* Advanced Tissue Sciences Inc., of La Jolla, Calif., said it is the target of a shareholder lawsuit. The lawsuit, filed on behalf of investors who bought shares between Jan. 13, 1997, and June 11, 1998, alleges that Advanced Tissue Sciences and two company officers violated federal securities laws by issuing false and misleading statements about clinical data related to Dermagraft for treatment of diabetic foot ulcers. The FDA issued a non-approvable letter June 12 to Advanced Tissue Sciences for Dermagraft, a bioengineered, living, metabolically active skin implant derived from discarded foreskin tissue. The company's stock fell 44 percent the day the FDA's action was disclosed. Advanced Tissue said the lawsuit "is without merit" and it will fight the allegations.

* Cypress Bioscience Inc., of San Diego, said it is on schedule to complete submission of a premarket approval application to the FDA this summer to expand use of its Prosorba column to include treatment of rheumatoid arthritis. The device, a disposable filter that uses protein A to remove circulating immune complexes believed to be responsible for autoimmune diseases, was approved more than five years ago for idiopathic thrombocytopenic purpura (ITP), an immune-mediated bleeding disorder.

* Digital Gene Technologies Inc., of La Jolla Calif., will make available its Toga technology to Douglas Feinstein, an associate research professor at the University of Illinois, in Chicago, as part of the company's academic research collaboration program. Feinstein will use the Toga technology to isolate genes whose expressions block inflammatory responses of the brain to a variety of neuropathies, infections and diseases, such as multiple sclerosis, Alzheimer's disease and AIDS dementia. Toga (Total Gene Expression Analysis) is a method of identifying and determining the concentration of nearly all of the genes active in a sample cell or tissue.

* Endorex Corp., of Chicago, said the FDA granted orphan drug status to the company's ImmTher for treatment of Ewing's sarcoma, a bone cancer that strikes children and young adults. The drug, a muramyl dipeptide immunomodulator, is designed to stimulate a patient's immune system to kill cancer cells. ImmTher is being tested in Phase II trials as an adjuvant therapy to prevent recurrence of tumors following surgery and chemotherapy.

* Immunex Corp., of Seattle, said the FDA assigned priority review status to Enbrel for treatment of rheumatoid arthritis. Enbrel is a tumor necrosis factor (TNF) receptor that regulates inflammation by blocking the interaction of the proinflammatory cytokine TNF with the cells that respond to its signal. Immunex's partner in development of Enbrel is American Home Products Corp., of Madison, N.J. Immunex also revealed the FDA accepted for review the biologics license application submitted for the drug in May. (See BioWorld Today, May 11, 1998, p. 1.)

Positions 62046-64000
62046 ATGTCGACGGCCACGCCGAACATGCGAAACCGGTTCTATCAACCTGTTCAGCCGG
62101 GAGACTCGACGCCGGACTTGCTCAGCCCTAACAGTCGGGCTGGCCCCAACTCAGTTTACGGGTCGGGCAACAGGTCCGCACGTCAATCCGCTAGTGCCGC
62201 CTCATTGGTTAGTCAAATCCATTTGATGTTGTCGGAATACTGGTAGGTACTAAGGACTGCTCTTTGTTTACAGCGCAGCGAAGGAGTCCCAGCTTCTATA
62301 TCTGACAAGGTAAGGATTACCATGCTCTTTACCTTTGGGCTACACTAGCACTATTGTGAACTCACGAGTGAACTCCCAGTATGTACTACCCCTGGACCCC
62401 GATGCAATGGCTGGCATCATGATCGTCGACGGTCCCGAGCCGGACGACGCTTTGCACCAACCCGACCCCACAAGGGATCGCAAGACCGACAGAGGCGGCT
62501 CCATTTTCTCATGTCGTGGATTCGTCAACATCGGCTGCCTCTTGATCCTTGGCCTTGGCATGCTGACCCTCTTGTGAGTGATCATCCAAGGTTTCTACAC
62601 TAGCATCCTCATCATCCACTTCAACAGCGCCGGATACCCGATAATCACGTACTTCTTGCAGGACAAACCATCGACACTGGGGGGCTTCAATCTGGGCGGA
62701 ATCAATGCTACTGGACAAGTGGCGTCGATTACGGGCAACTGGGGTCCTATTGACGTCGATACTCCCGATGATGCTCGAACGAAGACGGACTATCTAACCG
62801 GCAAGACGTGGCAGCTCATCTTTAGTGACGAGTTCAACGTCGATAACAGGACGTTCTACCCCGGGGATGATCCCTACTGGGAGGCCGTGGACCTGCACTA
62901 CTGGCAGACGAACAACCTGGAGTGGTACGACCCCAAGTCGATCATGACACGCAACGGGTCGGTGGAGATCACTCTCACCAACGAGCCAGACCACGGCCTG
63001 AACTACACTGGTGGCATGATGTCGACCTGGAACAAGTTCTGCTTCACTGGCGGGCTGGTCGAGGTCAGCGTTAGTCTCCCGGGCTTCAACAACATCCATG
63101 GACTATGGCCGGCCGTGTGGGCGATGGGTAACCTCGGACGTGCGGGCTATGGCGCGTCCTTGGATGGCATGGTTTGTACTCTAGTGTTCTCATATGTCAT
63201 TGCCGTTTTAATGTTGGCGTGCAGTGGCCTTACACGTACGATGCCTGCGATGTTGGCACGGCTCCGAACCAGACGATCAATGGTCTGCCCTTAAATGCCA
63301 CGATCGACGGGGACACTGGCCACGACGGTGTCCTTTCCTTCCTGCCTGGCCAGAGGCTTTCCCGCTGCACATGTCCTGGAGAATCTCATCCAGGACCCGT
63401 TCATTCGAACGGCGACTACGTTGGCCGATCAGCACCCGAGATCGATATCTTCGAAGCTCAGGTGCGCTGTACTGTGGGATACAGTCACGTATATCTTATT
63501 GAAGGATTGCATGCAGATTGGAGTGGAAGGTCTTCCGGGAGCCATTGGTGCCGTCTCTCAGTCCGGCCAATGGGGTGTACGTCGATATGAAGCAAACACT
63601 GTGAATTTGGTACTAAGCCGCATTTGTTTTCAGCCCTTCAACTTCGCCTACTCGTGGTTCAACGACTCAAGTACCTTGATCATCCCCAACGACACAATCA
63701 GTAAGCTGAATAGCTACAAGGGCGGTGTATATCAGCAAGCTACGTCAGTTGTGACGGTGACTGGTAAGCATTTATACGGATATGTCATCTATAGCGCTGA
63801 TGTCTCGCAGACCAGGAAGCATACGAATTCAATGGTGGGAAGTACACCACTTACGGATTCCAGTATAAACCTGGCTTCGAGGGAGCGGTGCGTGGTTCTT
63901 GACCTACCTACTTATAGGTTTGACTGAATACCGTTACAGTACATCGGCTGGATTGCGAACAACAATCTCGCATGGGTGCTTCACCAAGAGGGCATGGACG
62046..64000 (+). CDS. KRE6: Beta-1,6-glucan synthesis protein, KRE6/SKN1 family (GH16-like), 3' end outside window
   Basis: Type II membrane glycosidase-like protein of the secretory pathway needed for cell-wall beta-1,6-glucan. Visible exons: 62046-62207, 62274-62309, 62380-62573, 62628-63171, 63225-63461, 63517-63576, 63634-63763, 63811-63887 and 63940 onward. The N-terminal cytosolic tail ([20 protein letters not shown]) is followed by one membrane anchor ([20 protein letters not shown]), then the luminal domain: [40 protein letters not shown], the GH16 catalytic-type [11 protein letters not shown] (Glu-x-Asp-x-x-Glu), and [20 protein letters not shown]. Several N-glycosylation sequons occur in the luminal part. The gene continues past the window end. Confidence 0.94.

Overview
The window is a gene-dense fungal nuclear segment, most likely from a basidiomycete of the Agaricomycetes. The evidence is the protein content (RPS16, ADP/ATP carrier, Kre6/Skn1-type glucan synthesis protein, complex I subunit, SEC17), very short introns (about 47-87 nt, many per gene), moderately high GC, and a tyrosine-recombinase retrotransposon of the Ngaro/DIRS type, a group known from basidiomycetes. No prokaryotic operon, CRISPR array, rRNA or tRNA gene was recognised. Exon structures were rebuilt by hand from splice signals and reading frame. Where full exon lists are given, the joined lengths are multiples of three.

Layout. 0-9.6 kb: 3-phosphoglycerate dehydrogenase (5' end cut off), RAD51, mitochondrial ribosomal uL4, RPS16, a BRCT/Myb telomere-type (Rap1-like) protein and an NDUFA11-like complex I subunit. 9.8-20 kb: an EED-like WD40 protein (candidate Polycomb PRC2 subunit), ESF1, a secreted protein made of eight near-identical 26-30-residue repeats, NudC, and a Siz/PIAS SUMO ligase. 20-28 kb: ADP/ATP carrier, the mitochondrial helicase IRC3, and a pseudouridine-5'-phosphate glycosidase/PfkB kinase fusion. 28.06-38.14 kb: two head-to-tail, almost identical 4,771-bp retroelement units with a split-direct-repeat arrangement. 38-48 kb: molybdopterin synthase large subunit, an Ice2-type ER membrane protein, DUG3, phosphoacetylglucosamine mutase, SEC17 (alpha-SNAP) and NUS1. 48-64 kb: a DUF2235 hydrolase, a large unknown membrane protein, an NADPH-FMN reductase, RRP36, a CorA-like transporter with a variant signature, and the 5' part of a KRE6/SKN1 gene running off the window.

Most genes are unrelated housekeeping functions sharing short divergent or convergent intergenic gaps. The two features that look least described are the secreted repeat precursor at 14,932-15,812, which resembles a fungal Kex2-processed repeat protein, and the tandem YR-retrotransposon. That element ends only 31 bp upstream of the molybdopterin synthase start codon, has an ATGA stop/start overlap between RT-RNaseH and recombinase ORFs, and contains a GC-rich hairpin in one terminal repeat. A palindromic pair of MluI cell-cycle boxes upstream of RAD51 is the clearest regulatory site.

* Mylan Laboratories Inc., of Pittsburgh, agreed to acquire Penederm Inc., of Foster City, Calif., in a stock swap worth $205 million. For each Penederm share, stockholders will receive 0.68 Mylan shares, valued at $21.89. Penederm develops and markets topically administered drugs.

* Reliable Biopharmaceutical Corp., of St. Louis, received a two-year, $654,000 Phase II Small Business Innovation Research grant from the National Institutes of Health, in Bethesda, Md., for development of heparinoids to produce an orally administered drug to replace the anticoagulant heparin. The company said its most active heparinoid is synthesized from maltobionic acid.

* Rhone-Poulenc Rorer Inc., of Collegeville, Pa., said the FDA expanded the label for its anti-cancer drug, Taxotere, to include first-line treatment of metastatic breast cancer in patients whose disease has recurred despite adjuvant therapy. The drug, a taxoid, previously was approved for advanced and metastatic breast cancer in patients who failed other chemotherapies.

* Sibia Neurosciences Inc., of La Jolla, Calif., started dosing in a Phase I trial SIB-1553A , under development for treatment of cognitive deficits in a number of diseases, including the initial focus, Alzheimer's dementia. The trial will evaluate the safety and pharmacokinetics of SIB-1553A in a rising dose tolerance study in healthy men. Animal studies have shown SIB-1553A improves short- and long-term memory deficits caused by neuronal loss, drugs or aging. The drug is a subtype-selective nicotinic acetylcholine receptor agonist, activating subtypes of nicotinic receptors within the brain.